At Modern Luxury, connection and community define who we are. We use cookies to improve the Modern Luxury experience - to personalize content and ads, to provide social media features and to analyze our traffic. We also may share information about your use of our site with our social media, advertising and analytics partners. We take your privacy seriously and want you to be aware that we have recently made changes to our Privacy Policy, which can be found here.

I AGREE
    

World of Goods

David Zivan | December 21, 2017 | Feature Features

With Beatnik, the Bonhomme Hospitality Group has another hit, influenced by everything under the sun—and, perhaps, by the sun itself.
The stunning maximalist decor comes from all over the globe.

RESTAURANTEUR AND IMPRESARIO Daniel Alonso makes no small plans. His Fulton Market Kitchen, to cite but one example—approaching its fourth birthday, believe it or not—remains a bustling and near-uncategorizable mashup of art, food and cocktails. He has another big hit with Beatnik, a so-called “bohemian cocktail bar” on a lively stretch of Chicago Avenue in West Town. The drinks are terrific; the eclectic menu charms; and, above all, the place is a marvel to look at.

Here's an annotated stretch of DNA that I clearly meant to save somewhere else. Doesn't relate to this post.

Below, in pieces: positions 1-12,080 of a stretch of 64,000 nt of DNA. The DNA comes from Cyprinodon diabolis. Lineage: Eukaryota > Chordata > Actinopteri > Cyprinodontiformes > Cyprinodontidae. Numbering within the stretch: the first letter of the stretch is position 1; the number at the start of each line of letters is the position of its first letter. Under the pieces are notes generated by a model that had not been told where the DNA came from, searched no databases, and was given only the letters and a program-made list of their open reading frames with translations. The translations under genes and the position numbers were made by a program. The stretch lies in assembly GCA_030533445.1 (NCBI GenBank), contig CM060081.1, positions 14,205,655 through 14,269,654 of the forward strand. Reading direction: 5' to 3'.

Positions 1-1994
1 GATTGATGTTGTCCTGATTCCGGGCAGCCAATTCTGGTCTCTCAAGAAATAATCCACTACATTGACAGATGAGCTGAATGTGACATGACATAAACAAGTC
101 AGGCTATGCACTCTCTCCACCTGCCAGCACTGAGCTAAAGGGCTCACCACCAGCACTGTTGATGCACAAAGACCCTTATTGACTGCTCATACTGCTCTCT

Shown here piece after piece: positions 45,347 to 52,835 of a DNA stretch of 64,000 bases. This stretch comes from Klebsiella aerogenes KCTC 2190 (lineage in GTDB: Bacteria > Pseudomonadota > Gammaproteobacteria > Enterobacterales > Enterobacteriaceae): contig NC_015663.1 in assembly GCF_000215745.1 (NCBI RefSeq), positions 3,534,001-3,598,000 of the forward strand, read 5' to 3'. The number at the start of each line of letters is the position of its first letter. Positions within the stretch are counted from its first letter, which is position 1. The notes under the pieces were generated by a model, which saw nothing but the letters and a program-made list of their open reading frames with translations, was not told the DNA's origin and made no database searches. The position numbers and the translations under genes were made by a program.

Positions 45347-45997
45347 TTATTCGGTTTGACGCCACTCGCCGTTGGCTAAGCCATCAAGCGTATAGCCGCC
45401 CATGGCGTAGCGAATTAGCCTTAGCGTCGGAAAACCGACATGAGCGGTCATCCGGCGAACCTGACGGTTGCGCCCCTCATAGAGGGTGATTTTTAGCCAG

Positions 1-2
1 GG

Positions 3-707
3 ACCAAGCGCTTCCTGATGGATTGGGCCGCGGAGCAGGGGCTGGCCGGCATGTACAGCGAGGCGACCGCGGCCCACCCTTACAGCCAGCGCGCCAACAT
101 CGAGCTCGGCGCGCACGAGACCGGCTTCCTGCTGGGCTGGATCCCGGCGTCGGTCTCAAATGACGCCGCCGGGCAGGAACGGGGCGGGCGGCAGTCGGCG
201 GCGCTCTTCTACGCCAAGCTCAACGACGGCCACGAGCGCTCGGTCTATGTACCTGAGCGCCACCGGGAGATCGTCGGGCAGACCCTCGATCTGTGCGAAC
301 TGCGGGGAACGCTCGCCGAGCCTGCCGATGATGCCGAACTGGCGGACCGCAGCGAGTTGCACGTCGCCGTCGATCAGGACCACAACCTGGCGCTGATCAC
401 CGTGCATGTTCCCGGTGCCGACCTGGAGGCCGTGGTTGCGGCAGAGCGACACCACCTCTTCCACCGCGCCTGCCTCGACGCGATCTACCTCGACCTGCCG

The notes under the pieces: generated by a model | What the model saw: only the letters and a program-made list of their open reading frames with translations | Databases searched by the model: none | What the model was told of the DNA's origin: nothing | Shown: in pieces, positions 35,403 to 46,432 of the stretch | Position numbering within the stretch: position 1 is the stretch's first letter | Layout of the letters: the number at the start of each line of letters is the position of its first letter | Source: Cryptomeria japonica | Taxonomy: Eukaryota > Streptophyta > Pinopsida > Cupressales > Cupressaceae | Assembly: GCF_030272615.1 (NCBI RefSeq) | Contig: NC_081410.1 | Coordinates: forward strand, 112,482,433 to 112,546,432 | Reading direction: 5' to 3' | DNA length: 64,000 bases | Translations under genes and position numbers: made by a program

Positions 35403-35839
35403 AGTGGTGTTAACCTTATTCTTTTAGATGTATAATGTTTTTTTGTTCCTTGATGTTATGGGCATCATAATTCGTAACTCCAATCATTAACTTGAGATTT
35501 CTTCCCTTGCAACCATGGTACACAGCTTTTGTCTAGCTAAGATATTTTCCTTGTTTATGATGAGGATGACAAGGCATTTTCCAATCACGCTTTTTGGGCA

Multiple rooms are divided by lush plantings. There’s carved teak from Bali, wood doors from Egypt, a patisserie counter from France, numerous chandeliers—and a soundtrack and menu to match those diverse, maximalist influences. Cocktails ($13) like the Mélange of Modern Culture—green chili vodka, mezcal, celery, lime and walnut—sound like they ought not work, but they somehow balance beautifully, up and down the list. Have one with something from the small-plates section (tapas are a clear inspiration here), like the grilled baby sepia (the cuttlefish enjoyed throughout the Mediterranean) served with squid-ink masa dumplings, smoked tomato sugo, lemongrass and a scattering of corn ($15) or, more conventionally, the Potatoes 3 Ways ($12), a skillful comfort-food execution. Then, since you’ve come with a group of friends, move to the Feast portion of the menu, where a roasted Lebanese-style lamb ($59) or a 45-ounce bone-in rib-eye ($95) can feed a small crowd. It’s big food, sure—but having a big good time is the whole idea.



Tags:

Photography by: